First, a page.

Grass grows through asphalt - overcome rigidity with body-oriented trauma therapy in Bonn

Body-oriented Trauma Therapy

Somatic trauma therapy first connects you with your resources, your sources of strength. What gave you courage to get through difficult times? What is empowering you now?

As you become aware of your resources, the feeling of sufficient safety and stability in the body can arise. And only then the body can gradually process traumatic experiences and return to its natural balance.

What is Trauma?

In body-oriented trauma therapy, trauma is primarily seen as an appropriate physical reaction to an overwhelming situation. This also has an effect on your thoughts and emotions.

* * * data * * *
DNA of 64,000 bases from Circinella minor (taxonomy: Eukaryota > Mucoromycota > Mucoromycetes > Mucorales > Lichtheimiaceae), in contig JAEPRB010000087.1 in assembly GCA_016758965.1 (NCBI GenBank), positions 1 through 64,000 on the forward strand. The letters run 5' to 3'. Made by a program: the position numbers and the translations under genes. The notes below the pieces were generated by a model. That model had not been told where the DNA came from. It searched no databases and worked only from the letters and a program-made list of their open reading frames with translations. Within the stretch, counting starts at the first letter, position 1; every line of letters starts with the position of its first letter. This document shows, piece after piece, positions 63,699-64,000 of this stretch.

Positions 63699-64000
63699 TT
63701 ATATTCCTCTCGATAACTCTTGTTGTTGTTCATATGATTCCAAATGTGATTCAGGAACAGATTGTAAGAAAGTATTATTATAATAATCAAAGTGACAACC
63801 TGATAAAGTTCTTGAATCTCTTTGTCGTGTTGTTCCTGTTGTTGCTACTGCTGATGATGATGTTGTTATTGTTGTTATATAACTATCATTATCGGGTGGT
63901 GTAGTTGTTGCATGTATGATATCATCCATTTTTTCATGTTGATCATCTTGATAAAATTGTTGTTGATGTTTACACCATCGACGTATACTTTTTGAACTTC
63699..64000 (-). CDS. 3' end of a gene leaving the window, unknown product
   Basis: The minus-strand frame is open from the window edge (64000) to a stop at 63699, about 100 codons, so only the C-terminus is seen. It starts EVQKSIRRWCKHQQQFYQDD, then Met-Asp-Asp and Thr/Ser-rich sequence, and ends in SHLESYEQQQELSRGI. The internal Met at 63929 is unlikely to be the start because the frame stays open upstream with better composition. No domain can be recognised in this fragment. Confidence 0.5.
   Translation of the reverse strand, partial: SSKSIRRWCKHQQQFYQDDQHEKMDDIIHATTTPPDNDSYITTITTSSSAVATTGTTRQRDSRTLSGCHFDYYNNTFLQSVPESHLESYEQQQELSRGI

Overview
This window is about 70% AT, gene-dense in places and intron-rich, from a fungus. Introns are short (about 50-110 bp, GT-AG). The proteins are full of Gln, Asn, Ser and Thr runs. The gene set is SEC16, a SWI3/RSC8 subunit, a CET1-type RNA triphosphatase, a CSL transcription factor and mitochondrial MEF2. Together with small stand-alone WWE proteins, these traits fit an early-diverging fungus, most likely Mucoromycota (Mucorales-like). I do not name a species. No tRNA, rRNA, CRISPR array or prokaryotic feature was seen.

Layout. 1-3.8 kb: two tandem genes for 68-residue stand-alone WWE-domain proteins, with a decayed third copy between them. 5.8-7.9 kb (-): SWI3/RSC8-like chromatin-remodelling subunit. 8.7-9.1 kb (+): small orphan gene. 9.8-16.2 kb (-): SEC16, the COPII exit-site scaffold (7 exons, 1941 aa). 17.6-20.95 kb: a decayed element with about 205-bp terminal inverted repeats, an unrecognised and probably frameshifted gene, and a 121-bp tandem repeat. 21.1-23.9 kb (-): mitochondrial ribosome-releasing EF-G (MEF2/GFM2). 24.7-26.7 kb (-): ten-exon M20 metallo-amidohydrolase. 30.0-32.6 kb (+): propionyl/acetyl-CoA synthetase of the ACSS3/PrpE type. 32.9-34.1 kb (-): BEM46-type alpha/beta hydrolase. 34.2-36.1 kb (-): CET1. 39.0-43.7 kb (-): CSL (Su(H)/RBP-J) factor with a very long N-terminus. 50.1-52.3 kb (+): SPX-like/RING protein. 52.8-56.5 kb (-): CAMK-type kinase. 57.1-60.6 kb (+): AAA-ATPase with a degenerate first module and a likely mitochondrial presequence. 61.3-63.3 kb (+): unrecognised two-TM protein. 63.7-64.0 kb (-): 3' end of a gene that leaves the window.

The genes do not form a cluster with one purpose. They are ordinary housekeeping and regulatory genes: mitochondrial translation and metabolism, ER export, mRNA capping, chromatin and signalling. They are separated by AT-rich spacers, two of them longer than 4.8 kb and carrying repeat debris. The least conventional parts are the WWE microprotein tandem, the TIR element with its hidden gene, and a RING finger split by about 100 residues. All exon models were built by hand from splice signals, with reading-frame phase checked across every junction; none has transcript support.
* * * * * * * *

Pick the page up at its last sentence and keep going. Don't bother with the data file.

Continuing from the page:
In a (life) threatening situation, the body reacts with the innate, instinctive survival responses of fight, flight or freeze/collapse and provides tremendous amounts of energy for this purpose. If these emergency responses are successful, the energy is discharged by the action itself, and the body returns to its natural balance.

If these instincts are interrupted, however, the energy gets stuck within the body. Even when the danger is long gone, the person remains in survival mode. The traumatic energy can be reactivated - even after many years - by the smallest triggers. In that case, the person re-experiences the trauma as if it were happening right now.

In other words, trauma means "a biologically incomplete response of the body to a life-threatening situation" (P. Levine). If this body response is completed, the energy releases from the body and the symptoms can dissolve.

Shock Trauma, Developmental Trauma, Attachment Trauma

There are different kinds of trauma in trauma therapy.